During my last couple of years in college, I became increasingly interested in American religious history. It seemed like a reasonable fit: I was intent on attending seminary and preparing for pastoral ministry, but was also a history major who loved studying the past. The more I read, the more I became particularly interested in a couple of areas: American evangelicalism and Baptist history. These interests ultimately came together in my 2007 dissertation, “The Development of Baptist Fundamentalism in the South, 1940-1980.” I hope to rework the dissertation into a monograph one day.
When I began pondering doctoral studies in church history, I was particularly encouraged by an April 2001 article Tim Stafford wrote for Christianity Today titled “Whatever Happened to Christian History?” Stafford introduced me to some of the leading debates among self-confessed evangelical historians. He also recounted the professional journeys of historians such as Mark Noll, George Marsden, and Harry Stout, scholars whose works I was already beginning to read. The article helped to cement my desire to become a church historian.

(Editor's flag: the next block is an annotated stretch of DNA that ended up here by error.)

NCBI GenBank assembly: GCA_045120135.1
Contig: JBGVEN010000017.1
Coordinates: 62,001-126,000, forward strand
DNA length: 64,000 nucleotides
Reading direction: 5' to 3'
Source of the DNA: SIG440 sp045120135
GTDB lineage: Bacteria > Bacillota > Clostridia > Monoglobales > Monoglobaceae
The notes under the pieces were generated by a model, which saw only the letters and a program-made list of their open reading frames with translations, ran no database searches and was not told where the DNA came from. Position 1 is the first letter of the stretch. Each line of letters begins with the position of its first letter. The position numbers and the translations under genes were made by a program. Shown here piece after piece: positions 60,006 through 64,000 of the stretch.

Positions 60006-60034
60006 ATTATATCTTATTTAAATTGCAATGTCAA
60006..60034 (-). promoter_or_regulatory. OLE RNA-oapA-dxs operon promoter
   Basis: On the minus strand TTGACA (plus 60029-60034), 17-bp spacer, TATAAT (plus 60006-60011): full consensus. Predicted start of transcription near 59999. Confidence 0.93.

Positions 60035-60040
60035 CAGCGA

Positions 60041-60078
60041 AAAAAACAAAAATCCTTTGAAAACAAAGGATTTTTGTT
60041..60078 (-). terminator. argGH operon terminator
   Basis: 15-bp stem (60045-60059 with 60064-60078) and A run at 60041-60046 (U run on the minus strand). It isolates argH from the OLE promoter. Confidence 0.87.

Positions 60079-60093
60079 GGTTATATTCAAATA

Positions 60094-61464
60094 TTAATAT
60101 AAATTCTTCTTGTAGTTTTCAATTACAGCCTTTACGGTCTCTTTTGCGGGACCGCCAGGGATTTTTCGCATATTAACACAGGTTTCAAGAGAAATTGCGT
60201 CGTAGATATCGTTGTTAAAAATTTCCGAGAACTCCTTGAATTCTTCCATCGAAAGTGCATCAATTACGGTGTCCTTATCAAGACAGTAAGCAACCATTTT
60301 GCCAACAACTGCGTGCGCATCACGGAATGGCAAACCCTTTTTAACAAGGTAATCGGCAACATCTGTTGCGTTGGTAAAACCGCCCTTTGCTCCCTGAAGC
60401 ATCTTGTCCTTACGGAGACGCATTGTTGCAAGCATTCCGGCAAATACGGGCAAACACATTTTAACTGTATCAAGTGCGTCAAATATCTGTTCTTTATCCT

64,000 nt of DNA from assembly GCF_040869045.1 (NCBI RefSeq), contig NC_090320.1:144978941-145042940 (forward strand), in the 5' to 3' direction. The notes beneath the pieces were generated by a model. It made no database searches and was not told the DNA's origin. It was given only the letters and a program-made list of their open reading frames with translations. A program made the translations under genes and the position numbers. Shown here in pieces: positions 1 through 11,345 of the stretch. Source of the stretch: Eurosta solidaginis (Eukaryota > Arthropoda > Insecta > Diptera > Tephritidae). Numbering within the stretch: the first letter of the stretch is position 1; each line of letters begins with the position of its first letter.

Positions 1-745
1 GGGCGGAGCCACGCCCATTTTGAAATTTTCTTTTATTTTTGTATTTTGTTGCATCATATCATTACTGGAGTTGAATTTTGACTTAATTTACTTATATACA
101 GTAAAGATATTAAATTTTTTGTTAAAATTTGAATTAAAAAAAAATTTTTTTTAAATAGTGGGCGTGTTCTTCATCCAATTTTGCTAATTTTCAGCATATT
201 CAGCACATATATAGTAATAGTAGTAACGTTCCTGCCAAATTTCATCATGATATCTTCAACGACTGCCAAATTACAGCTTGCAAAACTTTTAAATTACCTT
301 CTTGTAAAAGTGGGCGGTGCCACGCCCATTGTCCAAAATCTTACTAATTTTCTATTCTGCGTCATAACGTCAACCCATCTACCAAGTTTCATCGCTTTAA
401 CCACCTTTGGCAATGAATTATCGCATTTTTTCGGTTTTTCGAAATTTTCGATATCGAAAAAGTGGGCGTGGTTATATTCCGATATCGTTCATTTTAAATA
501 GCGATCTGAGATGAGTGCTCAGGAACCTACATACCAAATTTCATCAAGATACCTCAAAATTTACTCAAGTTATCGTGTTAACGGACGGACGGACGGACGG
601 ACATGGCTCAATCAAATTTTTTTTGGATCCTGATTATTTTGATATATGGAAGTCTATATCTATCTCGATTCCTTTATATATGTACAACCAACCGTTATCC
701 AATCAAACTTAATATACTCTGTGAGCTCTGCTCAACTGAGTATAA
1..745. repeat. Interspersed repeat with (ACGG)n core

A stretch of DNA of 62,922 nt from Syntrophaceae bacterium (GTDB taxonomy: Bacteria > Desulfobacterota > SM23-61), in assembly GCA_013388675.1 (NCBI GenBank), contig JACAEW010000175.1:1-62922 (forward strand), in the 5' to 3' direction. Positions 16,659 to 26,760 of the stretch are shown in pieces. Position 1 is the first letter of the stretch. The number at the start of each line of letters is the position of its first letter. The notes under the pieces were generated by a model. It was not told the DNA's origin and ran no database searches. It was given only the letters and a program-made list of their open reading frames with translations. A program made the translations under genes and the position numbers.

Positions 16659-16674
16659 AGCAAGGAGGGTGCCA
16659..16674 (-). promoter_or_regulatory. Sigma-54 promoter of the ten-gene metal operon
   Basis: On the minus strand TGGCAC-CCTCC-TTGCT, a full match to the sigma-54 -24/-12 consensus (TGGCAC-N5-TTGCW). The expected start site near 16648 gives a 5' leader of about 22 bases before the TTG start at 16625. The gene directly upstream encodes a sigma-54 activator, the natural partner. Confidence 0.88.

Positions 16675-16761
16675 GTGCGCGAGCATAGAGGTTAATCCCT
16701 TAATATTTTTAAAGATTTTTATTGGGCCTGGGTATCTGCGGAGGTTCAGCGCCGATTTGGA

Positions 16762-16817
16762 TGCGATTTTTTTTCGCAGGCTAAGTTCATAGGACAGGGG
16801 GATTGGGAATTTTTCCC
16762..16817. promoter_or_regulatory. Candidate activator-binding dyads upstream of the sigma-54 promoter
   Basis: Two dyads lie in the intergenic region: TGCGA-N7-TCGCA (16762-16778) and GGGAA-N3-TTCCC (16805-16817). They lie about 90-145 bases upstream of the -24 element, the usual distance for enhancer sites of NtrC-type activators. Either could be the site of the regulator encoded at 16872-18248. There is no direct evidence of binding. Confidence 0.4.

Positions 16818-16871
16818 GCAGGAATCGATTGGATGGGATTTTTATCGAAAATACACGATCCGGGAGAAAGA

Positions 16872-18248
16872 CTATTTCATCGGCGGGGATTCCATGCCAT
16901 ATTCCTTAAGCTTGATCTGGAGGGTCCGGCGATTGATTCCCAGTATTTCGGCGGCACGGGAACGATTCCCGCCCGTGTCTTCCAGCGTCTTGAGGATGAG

I was recently reminded of Stafford’s article when I saw it referenced in the latest issue of Fides et Historia, the journal published by the Conference on Faith and History. I’m truly thankful that a decade after first reading the article I’m serving as a “professional” church historian. I’m also glad I’m writing about the very topics I became interested in almost a dozen years ago (though I don’t write as much as I hope to in the future). I’d encourage you to read Stafford’s thoughtful article.